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Adaptive Interactive Profit Expectations and Small World Networks

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  • Bell, William Paul

Abstract

The aim of this paper is to simulate profit expectations as an emergent property using an agent based model. The paper builds upon adaptive expectations, interactive expectations and small world networks, combining them into a single adaptive interactive profit expectations model (AIE). Understanding the diffusion of interactive expectations is aided by using a network to simulate the flow of information between firms. The AIE model is tested against a profit expectations survey. The paper introduces “optimal calibration model averaging” and the “pressure to change profit expectations index” (px). Optimal calibration model averaging is an adaptation of “model averaging” to enhance the prediction performance of multiple equilibria models. The px is a subjective measure representing decision making in the face of uncertainty. The paper benchmarks the AIE model against the adaptive expectations model and the rational expectations hypothesis, finding the firms may have adequate memory although the interactive component of AIE model needs improvement. Additionally the paper investigates the efficacy of a tuneable network and equilibrium averaging. Finding the tuneable network produces widely spaced multiple equilibria and the optimal calibration model averaging enhances calibration but not prediction. Further research includes disaggregating the AIE model, using an input–output table to reflect the intensity of interaction between firms of different divisions, and supplementing optimal calibration model averaging with runtime weighted model averaging.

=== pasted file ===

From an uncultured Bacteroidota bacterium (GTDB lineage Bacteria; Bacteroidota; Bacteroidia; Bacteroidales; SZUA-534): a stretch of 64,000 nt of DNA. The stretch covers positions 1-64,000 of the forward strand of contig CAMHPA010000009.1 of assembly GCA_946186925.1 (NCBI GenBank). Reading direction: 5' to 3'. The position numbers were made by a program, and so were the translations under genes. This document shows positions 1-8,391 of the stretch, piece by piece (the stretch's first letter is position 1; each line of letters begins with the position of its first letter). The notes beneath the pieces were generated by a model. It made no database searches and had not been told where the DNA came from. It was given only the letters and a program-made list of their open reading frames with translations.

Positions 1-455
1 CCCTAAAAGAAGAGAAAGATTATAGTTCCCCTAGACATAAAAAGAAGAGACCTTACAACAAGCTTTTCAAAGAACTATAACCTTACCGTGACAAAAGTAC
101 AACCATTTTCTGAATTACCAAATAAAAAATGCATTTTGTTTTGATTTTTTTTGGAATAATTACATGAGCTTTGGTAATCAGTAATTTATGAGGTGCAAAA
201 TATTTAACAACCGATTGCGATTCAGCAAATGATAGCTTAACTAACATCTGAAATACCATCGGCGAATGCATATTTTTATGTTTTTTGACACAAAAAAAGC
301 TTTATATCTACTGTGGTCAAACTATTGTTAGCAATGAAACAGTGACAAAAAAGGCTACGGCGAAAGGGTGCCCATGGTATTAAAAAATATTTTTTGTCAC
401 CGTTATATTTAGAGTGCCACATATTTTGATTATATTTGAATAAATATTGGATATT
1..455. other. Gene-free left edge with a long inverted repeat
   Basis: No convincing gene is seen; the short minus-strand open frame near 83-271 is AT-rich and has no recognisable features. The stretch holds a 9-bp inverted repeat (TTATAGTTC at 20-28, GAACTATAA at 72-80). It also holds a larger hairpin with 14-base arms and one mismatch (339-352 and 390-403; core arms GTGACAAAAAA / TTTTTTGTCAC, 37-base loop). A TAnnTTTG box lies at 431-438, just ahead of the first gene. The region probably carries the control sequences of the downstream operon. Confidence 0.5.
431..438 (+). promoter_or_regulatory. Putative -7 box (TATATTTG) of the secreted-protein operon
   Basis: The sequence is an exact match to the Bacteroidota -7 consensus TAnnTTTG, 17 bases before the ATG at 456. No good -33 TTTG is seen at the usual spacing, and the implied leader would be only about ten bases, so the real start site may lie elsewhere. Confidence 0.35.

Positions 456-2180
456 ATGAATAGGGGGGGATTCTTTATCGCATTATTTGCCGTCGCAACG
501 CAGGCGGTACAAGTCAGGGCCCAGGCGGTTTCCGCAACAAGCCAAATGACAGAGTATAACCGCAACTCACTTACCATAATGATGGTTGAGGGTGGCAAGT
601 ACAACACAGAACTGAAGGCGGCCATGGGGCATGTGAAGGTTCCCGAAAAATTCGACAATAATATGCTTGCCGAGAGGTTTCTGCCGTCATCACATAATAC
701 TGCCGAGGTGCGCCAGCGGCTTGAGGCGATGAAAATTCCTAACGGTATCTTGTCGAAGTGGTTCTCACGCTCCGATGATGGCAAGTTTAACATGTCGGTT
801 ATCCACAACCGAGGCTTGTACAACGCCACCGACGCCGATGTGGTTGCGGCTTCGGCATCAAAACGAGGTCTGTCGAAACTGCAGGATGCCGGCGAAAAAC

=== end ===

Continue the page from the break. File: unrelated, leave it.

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File URL: http://mpra.ub.uni-muenchen.de/38060/
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Bibliographic Info

Paper provided by University Library of Munich, Germany in its series MPRA Paper with number 37924.

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Date of creation: 26 Sep 2008
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Handle: RePEc:pra:mprapa:37924

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Related research

Keywords: Expectations; Interactive; Adaptive; Business cycle; Profit; Networks;

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  1. Bak, P. & Paczuski, M. & Shubik, M., 1997. "Price variations in a stock market with many agents," Physica A: Statistical Mechanics and its Applications, Elsevier, vol. 246(3), pages 430-453.
  2. Lovell, Michael C, 1986. "Tests of the Rational Expectations Hypothesis," American Economic Review, American Economic Association, vol. 76(1), pages 110-24, March.
  3. John Foster & Burkhard Flieth, 2002. "Interactive expectations," Journal of Evolutionary Economics, Springer, vol. 12(4), pages 375-395.
  4. Mark Bowden & Stuart McDonald, 2006. "Social interaction, herd behaviour and the formation of agent expectations," Computing in Economics and Finance 2006 178, Society for Computational Economics.
  5. Clemen, Robert T., 1989. "Combining forecasts: A review and annotated bibliography," International Journal of Forecasting, Elsevier, vol. 5(4), pages 559-583.
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